If you’re looking for a way to break out of the traditional Thanksgiving dinner celebration, consider a visit to the site of the first Thanksgiving at Plimoth Plantation in Plymouth, Massachusetts. (“Plimoth” was the most commonly used spelling in the writings of Pilgrim Governor William Bradford, who wrote the history of the colony, and the Plantation keeps that spelling to distinguish it from the modern town of Plymouth.) My family and I visited on the fourth Thursday in November last year and we were pleasantly surprised by how much we enjoyed the experience and how good the food was. And we were far from alone—the place was packed!
The older we get, the less enthusiastic many of us become about shopping, preparing, cooking and cleaning for a house-full of family. Going out for Thanksgiving dinner gains in appeal, and the Plimoth Plantation dinner is surprising delicious—rivaling and even besting many more expensive restaurants open on Thanksgiving. The menu includes roast turkey (of course), traditional stuffing, mashed potatoes, butternut squash, Cape Cod cranberry sauce, hot crusty rolls, apple cider and apple or pumpkin pie. You’ll leave filled to the gills. (The only downside of dining out is that you don’t get any leftovers to make sandwiches later!) They have both sit-down and buffet options, and while spots are sold out for this year on Thanksgiving day, you can still get reservations for Friday, November 25th at 1 pm—or plan to go next year, booking tickets over the summer. The sit-down dinner costs $98 for adults and the buffet charges $73; these prices include entry to the Plimoth Plantation museum and grounds. 800-262-9356, x8353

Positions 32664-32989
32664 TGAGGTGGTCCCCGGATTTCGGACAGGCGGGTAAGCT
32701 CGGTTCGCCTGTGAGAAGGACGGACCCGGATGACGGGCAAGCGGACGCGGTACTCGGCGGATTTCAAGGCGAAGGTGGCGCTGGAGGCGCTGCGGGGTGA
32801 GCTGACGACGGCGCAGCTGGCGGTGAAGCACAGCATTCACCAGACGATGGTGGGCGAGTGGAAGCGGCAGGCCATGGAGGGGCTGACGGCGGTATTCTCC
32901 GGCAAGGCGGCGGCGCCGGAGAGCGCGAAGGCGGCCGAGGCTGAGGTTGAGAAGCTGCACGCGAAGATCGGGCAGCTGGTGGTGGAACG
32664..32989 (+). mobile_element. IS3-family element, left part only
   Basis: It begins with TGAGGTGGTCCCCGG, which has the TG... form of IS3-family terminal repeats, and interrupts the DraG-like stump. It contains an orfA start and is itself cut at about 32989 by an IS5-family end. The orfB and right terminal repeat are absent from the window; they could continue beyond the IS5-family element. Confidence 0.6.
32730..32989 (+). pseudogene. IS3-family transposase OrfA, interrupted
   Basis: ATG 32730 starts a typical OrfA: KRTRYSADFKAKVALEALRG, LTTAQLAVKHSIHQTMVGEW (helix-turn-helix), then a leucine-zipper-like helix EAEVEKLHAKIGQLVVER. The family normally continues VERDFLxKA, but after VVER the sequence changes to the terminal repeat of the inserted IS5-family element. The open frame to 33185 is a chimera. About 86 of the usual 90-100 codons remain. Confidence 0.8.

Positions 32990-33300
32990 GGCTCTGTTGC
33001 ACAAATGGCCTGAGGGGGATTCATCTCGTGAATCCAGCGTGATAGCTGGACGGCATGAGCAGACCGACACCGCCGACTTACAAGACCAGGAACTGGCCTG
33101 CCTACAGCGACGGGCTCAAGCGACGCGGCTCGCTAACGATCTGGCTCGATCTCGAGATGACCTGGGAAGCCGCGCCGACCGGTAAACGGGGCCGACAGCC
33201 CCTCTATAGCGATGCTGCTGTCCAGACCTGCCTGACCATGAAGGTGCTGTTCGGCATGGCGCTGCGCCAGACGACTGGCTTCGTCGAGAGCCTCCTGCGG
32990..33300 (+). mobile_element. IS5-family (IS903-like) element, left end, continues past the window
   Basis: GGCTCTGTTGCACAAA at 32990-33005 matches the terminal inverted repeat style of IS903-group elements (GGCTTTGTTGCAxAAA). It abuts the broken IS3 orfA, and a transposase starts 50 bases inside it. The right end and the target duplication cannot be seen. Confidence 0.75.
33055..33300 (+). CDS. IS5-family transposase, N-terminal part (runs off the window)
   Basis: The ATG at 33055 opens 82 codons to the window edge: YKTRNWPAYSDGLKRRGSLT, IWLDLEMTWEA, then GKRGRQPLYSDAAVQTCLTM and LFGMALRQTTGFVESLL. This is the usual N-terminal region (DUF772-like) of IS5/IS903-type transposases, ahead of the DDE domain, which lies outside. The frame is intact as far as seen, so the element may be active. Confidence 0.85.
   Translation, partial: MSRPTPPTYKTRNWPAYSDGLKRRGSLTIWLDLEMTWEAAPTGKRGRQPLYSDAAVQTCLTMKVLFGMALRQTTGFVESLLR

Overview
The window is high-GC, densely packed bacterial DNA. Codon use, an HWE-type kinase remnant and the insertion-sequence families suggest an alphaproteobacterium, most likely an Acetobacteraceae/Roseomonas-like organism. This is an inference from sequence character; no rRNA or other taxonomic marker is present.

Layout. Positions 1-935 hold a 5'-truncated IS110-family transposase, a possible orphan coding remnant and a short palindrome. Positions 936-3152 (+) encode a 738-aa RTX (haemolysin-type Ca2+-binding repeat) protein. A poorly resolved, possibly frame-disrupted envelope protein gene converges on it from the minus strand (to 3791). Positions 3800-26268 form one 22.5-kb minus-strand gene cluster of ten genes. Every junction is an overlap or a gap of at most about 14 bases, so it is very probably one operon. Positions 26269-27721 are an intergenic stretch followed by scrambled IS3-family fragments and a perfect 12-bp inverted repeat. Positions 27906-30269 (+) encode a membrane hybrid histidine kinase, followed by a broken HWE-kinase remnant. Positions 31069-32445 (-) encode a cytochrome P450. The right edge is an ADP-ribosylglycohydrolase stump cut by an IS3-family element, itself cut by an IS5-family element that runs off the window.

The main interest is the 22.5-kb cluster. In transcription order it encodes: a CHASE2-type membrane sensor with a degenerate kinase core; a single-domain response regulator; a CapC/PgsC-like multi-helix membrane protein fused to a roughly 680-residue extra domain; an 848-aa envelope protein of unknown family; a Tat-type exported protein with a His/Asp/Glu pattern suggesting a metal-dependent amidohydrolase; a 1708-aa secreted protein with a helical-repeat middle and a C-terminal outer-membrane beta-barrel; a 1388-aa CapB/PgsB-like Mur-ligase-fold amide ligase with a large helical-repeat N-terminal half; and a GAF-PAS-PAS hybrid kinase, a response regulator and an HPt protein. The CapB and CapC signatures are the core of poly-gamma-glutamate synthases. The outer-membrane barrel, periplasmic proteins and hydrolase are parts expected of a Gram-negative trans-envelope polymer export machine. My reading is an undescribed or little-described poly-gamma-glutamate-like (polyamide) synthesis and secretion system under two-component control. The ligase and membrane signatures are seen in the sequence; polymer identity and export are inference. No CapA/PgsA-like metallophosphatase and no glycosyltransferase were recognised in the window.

While in Plymouth, you also get a powerful history lesson. You can see Plymouth Rock, of course, now encased in a viewing box, and learn about Pilgrim and Native American experiences in interactive exhibits with live actors playing the Pilgrims and Wampanoag people. You can also board a replica of the Mayflower, which carried 102 passengers across the Atlantic Ocean. (It hardly seems possible given that the boat feels something like a toy ship.)
It helps to get some perspective on the experience first—the story we didn’t learn about in grade school. It was actually pretty grim for both parties, and the Native Americans look on Thanksgiving as a day of mourning, as it signaled the end of their way of life. (For one thing, many were wiped out by diseases brought over by European settlers.)
FIrst, we watched the National Geographic Channel’s fictionalized version, “Saints & Strangers”, a 4-hour film that stars “Mad Men’s” Vincent Kartheiser as William Bradford. We also viewed the PBS documentary “The Pilgrims,” featuring the late actor Roger Rees as a deeply pensive Bradford. These films revealed that half of the passengers on the Mayflower were actually adventurers rather than the devoutly religious Puritans we’ve heard about, and the Pilgrims encroached on the Native Americans in less than kind ways, actually stealing from them in some cases. They made many mistakes and struggled desperately through their first view months in America, and ultimately owed their survival to Tisquantum, a Wampanoag who taught them how to farm in the new land and acted as interpreter.
This perspective gave us a thrill as we walked down the main road of the Plimoth Plantation, where the films shot many of their scenes. The older adults in our group were fascinated by the visit and the interactions with the actors playing the Pilgrims and Wamponoag, while the younger people found it boring (as a 25-year-old, I would have found it boring, too, unless I was a history geek. Another reason aging rocks!)
If you’re in the mood for a spa visit, you can also visit Mirbeau Spa and Inn while in Plymouth. A lovely French chateau, the spa is often voted one of the best in America.